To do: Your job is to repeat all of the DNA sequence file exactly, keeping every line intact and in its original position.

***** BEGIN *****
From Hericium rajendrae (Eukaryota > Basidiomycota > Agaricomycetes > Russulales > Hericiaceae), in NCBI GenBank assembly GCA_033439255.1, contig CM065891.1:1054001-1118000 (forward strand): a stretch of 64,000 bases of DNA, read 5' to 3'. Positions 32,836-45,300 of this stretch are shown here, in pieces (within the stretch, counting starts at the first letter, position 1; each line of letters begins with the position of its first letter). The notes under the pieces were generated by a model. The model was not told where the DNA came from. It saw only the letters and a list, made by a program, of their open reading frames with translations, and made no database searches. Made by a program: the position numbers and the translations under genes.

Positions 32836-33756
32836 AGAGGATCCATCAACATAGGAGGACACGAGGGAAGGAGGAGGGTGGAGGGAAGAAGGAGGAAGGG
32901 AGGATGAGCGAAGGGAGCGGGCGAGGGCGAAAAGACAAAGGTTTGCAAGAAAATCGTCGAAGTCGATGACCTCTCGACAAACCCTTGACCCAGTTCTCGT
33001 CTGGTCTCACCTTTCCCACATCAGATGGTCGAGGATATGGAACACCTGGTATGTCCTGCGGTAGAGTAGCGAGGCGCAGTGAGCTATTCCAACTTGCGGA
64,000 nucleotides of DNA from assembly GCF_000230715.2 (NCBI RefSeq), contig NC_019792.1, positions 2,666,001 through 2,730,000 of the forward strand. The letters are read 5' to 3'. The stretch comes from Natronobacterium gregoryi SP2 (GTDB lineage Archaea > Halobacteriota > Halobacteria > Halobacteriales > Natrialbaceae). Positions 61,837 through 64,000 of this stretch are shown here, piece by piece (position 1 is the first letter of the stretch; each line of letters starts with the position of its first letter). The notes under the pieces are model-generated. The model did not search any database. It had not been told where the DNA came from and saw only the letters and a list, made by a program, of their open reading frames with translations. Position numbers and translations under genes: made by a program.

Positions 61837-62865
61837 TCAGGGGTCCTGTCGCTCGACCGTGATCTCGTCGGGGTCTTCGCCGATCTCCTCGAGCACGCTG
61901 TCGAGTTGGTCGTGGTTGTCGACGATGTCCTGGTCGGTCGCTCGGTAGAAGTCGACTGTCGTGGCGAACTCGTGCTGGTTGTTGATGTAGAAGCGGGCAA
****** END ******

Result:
From Hericium rajendrae (Eukaryota > Basidiomycota > Agaricomycetes > Russulales > Hericiaceae), in NCBI GenBank assembly GCA_033439255.1, contig CM065891.1:1054001-1118000 (forward strand): a stretch of 64,000 bases of DNA, read 5' to 3'. Positions 32,836-45,300 of this stretch are shown here, in pieces (within the stretch, counting starts at the first letter, position 1; each line of letters begins with the position of its first letter). The notes under the pieces were generated by a model. The model was not told where the DNA came from. It saw only the letters and a list, made by a program, of their open reading frames with translations, and made no database searches. Made by a program: the position numbers and the translations under genes.

Positions 32836-33756
32836 AGAGGATCCATCAACATAGGAGGACACGAGGGAAGGAGGAGGGTGGAGGGAAGAAGGAGGAAGGG
32901 AGGATGAGCGAAGGGAGCGGGCGAGGGCGAAAAGACAAAGGTTTGCAAGAAAATCGTCGAAGTCGATGACCTCTCGACAAACCCTTGACCCAGTTCTCGT
33001 CTGGTCTCACCTTTCCCACATCAGATGGTCGAGGATATGGAACACCTGGTATGTCCTGCGGTAGAGTAGCGAGGCGCAGTGAGCTATTCCAACTTGCGGA
64,000 nucleotides of DNA from assembly GCF_000230715.2 (NCBI RefSeq), contig NC_019792.1, positions 2,666,001 through 2,730,000 of the forward strand. The letters are read 5' to 3'. The stretch comes from Natronobacterium gregoryi SP2 (GTDB lineage Archaea > Halobacteriota > Halobacteria > Halobacteriales > Natrialbaceae). Positions 61,837 through 64,000 of this stretch are shown here, piece by piece (position 1 is the first letter of the stretch; each line of letters starts with the position of its first letter). The notes under the pieces are model-generated. The model did not search any database. It had not been told where the DNA came from and saw only the letters and a list, made by a program, of their open reading frames with translations. Position numbers and translations under genes: made by a program.

Positions 61837-62865
61837 TCAGGGGTCCTGTCGCTCGACCGTGATCTCGTCGGGGTCTTCGCCGATCTCCTCGAGCACGCTG
61901 TCGAGTTGGTCGTGGTTGTCGACGATGTCCTGGTCGGTCGCTCGGTAGAAGTCGACTGTCGTGGCGAACTCGTGCTGGTTGTTGATGTAGAAGCGGGCAA